"Take me to your leader" is a science-fiction cartoon catchphrase, said by an extraterrestrial alien who has just landed on Earth in a spacecraft to the first human it happens to meet. In cartoons, the theme is frequently varied for comic effect, such as a pun on the phrase to suit the setting, or the alien addressing an animal or object it assumes is an earthling.
"Après moi, le déluge" is a French expression attributed to King Louis XV of France, or in the form "Après nous, le déluge" to Madame de Pompadour, his favourite. It is generally regarded as a nihilistic expression of indifference to whatever happens after one is gone, though it may also express a more literal forecasting of ruination. Its meaning is translated by Brewer in the forms "When I am dead the deluge may come for aught I care", and "Ruin, if you like, when we are dead and gone."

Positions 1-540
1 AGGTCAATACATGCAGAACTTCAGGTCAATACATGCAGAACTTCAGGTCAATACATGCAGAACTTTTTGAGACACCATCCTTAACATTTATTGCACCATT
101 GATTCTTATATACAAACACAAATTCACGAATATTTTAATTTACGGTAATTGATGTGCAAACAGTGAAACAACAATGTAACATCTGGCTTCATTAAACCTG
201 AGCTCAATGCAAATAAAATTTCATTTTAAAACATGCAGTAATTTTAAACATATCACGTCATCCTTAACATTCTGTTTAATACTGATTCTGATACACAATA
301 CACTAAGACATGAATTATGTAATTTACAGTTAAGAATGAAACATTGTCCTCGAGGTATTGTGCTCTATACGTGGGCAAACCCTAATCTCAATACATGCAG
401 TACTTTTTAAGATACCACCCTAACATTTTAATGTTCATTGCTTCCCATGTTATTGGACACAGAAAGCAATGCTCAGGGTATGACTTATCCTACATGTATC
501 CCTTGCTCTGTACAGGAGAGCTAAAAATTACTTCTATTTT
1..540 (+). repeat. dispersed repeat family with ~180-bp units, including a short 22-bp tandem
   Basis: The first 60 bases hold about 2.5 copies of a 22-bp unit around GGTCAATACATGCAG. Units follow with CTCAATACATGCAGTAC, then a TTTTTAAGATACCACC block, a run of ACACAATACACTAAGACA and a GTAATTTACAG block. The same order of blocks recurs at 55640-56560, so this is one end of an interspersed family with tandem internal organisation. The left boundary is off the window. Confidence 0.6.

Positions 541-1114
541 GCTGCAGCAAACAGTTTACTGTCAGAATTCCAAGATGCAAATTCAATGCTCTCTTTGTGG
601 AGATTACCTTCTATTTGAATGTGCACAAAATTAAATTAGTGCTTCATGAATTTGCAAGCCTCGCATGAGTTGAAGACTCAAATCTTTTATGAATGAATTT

"Nice One Cyril" is a single by Cockerel Chorus written by Harold Spiro and Helen Clarke. The song title is a reference to Cyril Knowles, a left back who played for Tottenham Hotspur. It was released before the 1973 Football League Cup Final where Tottenham played Norwich City. It reached No. 14 on the British single chart after Tottenham won, and its writers Spiro and Clarke received an Ivor Novello Award for Best Novel or Unusual Song in 1974.
"Strong and stable" or "strong and stable leadership" was a phrase often used by the British Prime Minister Theresa May in the run up to the 2017 United Kingdom general election.